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Gaping leek orchid

Current status

[Photo of gaping leek orchid by A. & H. Wapstra.]

The Gaping leek orchid (Prasophyllum correctum) is listed as endangered in our Threatened Species Protection Act 1995 and the Federal Act.

Where was it found?

There is a very interesting story relating to this orchid. It was discovered on Campbell Town golf course by one of our wildlife officers, not during a botanical survey, but whilst retrieving a ball that had gone off course! A sample was sent to David Jones, Australia's foremost orchid expert in Canberra. Not only had this species never been recorded in Tasmania before but it is also an extremely rare Australian species. On the mainland there is a Recovery Plan in motion to prevent its extinction.

Why it is nationally threatened?

It is only found in the one location in Bairnsdale, Victoria with less than 100 plants left on a railway verge. This is all that remains of what used to be a widespread plant of our native grasslands. Now that it has been found in Tasmania it certainly fits the criteria for inclusion as a threatened species under Tasmania's Threatened Species Protection Act 1995. This just shows how quickly things can change and why continual research and updating is always necessary.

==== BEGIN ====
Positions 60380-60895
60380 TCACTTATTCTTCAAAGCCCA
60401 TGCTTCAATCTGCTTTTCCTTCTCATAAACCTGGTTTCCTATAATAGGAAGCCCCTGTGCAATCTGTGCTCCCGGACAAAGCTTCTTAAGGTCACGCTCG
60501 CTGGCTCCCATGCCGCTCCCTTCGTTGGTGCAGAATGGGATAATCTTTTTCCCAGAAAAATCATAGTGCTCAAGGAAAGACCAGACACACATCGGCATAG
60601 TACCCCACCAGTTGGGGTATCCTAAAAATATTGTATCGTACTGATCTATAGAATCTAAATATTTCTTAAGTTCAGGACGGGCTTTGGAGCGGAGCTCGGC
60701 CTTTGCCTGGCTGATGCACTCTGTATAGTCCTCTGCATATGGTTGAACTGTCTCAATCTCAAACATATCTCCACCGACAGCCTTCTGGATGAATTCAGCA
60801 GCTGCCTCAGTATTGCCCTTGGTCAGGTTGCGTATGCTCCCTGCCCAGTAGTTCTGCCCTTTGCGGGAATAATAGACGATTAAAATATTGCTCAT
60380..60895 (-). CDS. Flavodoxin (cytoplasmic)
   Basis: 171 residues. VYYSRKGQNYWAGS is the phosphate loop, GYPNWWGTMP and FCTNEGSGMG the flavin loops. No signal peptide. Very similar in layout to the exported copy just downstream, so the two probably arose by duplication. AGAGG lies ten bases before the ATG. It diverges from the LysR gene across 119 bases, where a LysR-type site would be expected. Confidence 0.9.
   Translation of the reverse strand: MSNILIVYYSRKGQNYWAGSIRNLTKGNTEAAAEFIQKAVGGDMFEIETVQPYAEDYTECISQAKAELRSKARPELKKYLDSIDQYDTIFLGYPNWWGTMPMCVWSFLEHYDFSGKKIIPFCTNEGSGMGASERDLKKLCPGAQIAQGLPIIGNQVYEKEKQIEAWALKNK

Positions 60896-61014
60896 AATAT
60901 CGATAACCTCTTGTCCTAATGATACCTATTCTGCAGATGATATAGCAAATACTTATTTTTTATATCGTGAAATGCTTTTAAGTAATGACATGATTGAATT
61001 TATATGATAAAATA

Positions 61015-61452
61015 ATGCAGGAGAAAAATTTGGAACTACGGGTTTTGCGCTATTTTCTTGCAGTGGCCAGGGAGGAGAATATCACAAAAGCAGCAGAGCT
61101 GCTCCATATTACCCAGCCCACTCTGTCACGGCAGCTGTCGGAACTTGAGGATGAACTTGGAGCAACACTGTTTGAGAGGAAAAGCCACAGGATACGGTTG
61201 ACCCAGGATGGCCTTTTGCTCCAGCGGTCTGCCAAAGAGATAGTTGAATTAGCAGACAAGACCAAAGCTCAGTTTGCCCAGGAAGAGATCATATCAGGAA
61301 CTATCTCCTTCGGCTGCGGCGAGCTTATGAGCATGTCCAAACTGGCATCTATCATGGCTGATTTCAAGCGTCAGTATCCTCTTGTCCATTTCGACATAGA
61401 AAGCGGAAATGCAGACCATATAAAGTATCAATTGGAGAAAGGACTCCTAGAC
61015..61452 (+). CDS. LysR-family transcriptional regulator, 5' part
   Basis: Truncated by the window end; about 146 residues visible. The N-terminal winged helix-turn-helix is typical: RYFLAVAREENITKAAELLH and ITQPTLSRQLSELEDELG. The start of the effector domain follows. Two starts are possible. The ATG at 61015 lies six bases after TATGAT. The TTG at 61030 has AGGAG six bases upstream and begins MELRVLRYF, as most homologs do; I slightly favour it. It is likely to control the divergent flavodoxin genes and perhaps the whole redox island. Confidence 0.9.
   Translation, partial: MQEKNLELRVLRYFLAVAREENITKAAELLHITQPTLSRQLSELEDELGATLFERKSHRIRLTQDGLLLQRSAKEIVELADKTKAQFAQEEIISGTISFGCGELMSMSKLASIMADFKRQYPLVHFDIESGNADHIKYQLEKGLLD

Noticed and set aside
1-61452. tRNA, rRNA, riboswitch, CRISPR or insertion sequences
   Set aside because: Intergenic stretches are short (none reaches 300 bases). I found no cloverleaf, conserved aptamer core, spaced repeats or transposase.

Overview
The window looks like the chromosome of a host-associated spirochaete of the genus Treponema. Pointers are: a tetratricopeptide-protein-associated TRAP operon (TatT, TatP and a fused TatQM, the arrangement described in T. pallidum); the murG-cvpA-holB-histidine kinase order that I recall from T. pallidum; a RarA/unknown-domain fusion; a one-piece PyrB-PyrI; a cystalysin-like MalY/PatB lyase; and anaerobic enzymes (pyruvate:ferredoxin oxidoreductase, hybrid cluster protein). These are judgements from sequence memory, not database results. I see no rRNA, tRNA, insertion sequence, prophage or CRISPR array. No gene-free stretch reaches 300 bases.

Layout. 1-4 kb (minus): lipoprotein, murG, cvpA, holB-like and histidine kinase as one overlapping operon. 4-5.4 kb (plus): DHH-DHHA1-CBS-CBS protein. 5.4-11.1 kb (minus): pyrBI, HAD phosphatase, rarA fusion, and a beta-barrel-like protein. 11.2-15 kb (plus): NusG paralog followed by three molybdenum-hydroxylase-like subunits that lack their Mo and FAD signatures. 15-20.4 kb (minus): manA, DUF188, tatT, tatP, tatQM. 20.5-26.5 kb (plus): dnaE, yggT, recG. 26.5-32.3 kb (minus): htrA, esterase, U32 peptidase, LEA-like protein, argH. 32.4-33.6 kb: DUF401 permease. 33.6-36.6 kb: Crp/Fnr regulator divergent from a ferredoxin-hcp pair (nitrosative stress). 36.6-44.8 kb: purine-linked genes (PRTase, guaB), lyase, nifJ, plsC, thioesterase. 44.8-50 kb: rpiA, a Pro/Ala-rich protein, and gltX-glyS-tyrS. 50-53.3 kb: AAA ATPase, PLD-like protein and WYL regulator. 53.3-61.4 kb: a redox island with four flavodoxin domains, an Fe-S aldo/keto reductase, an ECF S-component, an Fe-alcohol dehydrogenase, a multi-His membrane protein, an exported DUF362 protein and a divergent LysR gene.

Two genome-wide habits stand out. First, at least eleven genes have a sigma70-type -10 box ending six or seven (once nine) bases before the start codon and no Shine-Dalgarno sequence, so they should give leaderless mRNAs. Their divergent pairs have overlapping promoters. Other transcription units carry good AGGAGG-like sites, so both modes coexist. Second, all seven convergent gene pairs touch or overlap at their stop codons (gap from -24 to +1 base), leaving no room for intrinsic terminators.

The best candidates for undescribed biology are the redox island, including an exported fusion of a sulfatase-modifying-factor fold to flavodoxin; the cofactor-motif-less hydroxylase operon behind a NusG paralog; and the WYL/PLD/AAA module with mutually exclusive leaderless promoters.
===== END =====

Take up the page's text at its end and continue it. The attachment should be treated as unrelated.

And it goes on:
The gaping leek orchid is very numerous at the Campbell Town golf course but despite searching has not been found outside the grounds. This may be because Campbell Town is an agricultural district and native grasslands have disappeared due to pastoral development.

What's being done?

About a dozen other orchids occur at this golf course, including another new species for Tasmania, Prasophyllum pyriforme. The golf course is a remnant of once common native grassland. Leek orchids benefit from the occasional removal of competition through fire, grazing and slashing. Management of the golf course has been slashing and mowing which seems to have benefited the orchids. They do not occur on the greens as one of the main orchid threats is the use of fertilisers and ploughing.

This golf course is an example of how native flora can live together with humans, or at least golfers. These leek orchids owe their existence in Tasmania to the management of the land as a golf course. The Parks and Wildlife Service will be talking to the Golf Club and green keeper to ensure the orchids remain safe. It is almost certain that this is their last stand in Tasmania.

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